Personally, I think social media and social comparison have also influenced my ideas around “doing it on my own” with the “self-made” culture and all. As good as it sounds, the truth is no one and I do mean NO ONE ever made it all on their own and many great leaders in history have said the same.

How to work through your trauma

Journaling For Me GIF by The BacheloretteGiphy

The first thing you’ll need to do in order to work through your trauma is to recognize that you have experienced a traumatic event. This could look like expressing your thoughts through journaling, or talking to a trusted family member or friend. It may also require seeking professional help through counseling or therapy.

You may also benefit from the following tips:

  • The next time you feel inclined to resist an offer of assistance, take a moment to examine why. Do you truly not need the help or could delegating some responsibility actually make the situation better?
  • Consider what it would be like to let someone else handle the situation. Perhaps that could give you more time with your family or take some time for yourself.
  • If you don’t need help on the specific task they offered help on, assess your other duties to see if there are other tasks you could use assistance on.
  • Remember that dependence is not bad and that interdependence is the “secret” to getting it all done.
Youtube Reaction GIF by Lilly SinghGiphy

As I reflected on reasons why Black women may experience hyper-independence, I was reminded of a concept I learned in grad school. Relational dialectics is a communication theory that was born out of the philosophical belief of Dialectics, which is used to explain the relationship between opposing thoughts. Basically, Dialectics is the discourse between two different points of view, or in layman's terms, a contradiction. Think of it this way in terms of a Black woman versus a strong Black woman.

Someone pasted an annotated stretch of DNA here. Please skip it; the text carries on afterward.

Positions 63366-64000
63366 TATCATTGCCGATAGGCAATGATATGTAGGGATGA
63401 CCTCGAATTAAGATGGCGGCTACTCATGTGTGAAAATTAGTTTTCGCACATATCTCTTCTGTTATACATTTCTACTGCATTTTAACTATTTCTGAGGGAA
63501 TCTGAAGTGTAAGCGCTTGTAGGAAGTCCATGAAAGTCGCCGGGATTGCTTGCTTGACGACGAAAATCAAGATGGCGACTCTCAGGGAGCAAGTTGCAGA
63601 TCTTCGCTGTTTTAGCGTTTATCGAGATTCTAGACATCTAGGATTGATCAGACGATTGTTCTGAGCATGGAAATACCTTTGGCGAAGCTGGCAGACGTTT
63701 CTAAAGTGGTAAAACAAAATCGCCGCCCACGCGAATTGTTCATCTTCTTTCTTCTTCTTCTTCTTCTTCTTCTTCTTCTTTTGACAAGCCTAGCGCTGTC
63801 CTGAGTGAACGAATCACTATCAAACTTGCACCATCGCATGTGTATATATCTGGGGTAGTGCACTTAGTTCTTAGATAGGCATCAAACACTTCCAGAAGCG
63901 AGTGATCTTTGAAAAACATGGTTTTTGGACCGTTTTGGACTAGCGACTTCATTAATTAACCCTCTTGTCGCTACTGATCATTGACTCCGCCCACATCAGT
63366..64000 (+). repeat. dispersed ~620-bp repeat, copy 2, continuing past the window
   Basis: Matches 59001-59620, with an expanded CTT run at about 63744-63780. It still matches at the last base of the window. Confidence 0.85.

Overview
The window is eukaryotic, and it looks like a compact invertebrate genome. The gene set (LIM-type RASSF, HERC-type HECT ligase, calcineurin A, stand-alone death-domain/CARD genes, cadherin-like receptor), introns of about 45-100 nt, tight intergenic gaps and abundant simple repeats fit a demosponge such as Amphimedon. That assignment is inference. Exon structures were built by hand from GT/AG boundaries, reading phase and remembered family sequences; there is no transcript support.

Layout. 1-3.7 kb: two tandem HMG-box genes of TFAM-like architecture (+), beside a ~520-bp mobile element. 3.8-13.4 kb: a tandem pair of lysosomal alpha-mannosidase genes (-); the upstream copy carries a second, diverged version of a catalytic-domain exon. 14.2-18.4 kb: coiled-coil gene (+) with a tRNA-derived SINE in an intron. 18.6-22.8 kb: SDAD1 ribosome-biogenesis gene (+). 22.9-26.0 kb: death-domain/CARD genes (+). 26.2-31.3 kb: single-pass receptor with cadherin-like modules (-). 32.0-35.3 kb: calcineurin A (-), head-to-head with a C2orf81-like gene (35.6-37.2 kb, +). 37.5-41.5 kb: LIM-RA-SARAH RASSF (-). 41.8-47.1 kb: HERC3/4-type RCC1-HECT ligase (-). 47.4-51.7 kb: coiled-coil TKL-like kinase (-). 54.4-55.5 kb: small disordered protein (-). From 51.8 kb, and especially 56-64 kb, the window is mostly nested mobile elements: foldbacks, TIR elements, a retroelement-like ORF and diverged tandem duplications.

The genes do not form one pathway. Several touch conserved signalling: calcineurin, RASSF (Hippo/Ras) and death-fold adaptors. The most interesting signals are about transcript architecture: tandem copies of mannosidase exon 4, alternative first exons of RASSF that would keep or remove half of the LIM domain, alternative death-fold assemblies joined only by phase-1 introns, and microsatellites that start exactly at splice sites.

On one hand, the “Black woman” is a minority who is used to struggling. And on the other hand, there’s the “strong Black woman” who can do anything that comes her way. Now imagine that you have to prove one idea is true and refute the other.

The theory of Dialectics is a way to help us recognize that both ideas may exist, simultaneously. This "push and pull" ideology dates back to the classical era of Greek philosophers such as Socrates, Plato, and Aristotle. Although called by a different name, the methodology/way of thinking was founded on the idea of two opposing/contrasting thoughts/ideas being so drastically different that they either: (1) determine one to be “true” over the other, (2) find neither to be true or (3) establish both to be true to some extent, resulting in further exploration of either or both sides. With this understanding, it’s easier to see how the two may be interconnected, perhaps even influencing one another.

Yvonne Orji Therapy GIF by Insecure on HBOGiphy

Similar concepts exist in other cultures, for example, the dynamism of the Yin and Yang. Much like Dialectics, practitioners of the Yin and Yang concept believe “the balance of emotional values in a relationship is always in motion, and any value pushed to its extreme contains the seed of its opposite.” Thus, the study of Dialectics is really about how to have a conversation that leads to truth. This is different from the eristic method, which is when someone argues just to win, and from the didactic method, which is when one person teaches another. Essentially, Dialectics not only teaches us how people argue, but it can also demonstrate how we can learn from each other.

With this understanding in mind, I wanted to examine the relationship between dependence, independence, and hyper-independence. Maybe these states of being aren’t as compartmentalized as they seem. Maybe the act of being independent is having the ability to care for yourself enough to know when it's time to let someone else who also cares, care for you.

“I could really use your help on this.”